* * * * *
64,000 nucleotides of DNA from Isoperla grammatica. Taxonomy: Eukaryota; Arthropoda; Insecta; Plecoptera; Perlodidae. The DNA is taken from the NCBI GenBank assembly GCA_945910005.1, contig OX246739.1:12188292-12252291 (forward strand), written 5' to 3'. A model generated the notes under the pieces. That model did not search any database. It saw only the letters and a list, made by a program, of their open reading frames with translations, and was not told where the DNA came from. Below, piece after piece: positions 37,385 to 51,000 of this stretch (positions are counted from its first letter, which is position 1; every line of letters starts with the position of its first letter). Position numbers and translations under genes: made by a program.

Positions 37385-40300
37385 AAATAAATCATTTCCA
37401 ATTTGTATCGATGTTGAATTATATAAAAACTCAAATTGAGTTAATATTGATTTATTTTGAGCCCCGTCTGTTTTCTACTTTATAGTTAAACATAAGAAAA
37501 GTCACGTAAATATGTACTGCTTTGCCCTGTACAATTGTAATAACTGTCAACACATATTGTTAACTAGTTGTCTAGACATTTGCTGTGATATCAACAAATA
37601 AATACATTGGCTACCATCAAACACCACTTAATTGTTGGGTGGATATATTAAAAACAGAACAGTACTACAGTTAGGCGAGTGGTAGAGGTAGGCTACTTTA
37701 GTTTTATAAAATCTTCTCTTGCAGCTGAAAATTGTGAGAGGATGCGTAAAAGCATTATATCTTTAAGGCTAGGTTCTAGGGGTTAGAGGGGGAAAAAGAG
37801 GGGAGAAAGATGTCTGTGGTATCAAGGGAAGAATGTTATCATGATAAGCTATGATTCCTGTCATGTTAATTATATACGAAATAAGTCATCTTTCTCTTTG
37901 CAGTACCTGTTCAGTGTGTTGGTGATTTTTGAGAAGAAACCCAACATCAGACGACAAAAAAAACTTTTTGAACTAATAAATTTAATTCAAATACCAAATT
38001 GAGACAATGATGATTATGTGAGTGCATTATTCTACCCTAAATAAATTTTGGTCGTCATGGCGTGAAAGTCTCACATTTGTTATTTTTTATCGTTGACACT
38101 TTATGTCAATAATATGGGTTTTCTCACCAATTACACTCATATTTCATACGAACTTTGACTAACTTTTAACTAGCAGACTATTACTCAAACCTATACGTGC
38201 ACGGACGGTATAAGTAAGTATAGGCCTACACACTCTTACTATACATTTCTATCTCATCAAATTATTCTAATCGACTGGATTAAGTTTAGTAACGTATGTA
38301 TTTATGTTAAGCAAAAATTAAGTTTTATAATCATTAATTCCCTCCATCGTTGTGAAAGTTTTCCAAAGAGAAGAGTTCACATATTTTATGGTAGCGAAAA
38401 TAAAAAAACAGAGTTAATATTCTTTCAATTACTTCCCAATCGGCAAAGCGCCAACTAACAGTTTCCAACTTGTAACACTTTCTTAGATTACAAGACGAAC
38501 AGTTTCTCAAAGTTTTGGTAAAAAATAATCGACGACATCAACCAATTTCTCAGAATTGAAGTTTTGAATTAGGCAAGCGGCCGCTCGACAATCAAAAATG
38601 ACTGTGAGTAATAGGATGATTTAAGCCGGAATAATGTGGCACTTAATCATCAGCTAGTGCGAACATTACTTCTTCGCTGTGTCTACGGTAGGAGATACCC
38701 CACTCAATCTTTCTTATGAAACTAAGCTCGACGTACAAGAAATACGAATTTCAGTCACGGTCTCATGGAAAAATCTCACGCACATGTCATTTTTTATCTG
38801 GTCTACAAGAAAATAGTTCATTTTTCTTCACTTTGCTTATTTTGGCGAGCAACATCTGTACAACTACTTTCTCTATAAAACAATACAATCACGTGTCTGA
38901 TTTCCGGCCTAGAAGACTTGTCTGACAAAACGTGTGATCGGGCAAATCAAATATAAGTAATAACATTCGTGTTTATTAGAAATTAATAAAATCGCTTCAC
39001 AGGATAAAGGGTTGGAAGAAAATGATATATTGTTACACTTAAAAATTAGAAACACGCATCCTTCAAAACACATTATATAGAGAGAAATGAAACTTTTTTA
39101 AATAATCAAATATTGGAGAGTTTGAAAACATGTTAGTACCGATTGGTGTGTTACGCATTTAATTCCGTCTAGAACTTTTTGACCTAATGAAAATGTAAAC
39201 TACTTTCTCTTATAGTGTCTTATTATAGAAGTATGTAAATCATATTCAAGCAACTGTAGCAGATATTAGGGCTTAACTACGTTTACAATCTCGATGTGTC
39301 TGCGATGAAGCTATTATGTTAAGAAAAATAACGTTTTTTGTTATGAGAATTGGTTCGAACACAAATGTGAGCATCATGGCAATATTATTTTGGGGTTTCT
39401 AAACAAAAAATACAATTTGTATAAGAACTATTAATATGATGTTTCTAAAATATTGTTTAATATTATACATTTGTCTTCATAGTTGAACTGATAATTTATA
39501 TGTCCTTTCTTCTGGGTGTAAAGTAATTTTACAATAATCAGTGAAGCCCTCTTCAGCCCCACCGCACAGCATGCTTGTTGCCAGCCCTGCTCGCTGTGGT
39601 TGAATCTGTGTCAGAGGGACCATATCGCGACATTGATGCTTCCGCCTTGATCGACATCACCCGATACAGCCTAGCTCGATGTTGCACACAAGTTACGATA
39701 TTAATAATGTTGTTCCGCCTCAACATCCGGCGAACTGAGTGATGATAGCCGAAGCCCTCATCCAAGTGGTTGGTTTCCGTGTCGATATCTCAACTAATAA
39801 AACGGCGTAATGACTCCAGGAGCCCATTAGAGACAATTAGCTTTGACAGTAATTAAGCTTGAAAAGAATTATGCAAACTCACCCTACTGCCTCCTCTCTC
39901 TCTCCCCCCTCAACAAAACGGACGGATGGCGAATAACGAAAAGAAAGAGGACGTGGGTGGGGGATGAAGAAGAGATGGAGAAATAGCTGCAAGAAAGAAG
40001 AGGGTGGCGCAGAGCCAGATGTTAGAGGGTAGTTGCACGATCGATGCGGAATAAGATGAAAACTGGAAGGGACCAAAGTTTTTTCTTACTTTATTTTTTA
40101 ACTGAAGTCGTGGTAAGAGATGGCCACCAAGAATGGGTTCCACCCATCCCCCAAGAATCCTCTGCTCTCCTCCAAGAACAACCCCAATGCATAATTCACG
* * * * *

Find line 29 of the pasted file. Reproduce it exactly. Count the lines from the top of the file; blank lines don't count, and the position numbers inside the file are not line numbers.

39901 TCTCCCCCCTCAACAAAACGGACGGATGGCGAATAACGAAAAGAAAGAGGACGTGGGTGGGGGATGAAGAAGAGATGGAGAAATAGCTGCAAGAAAGAAG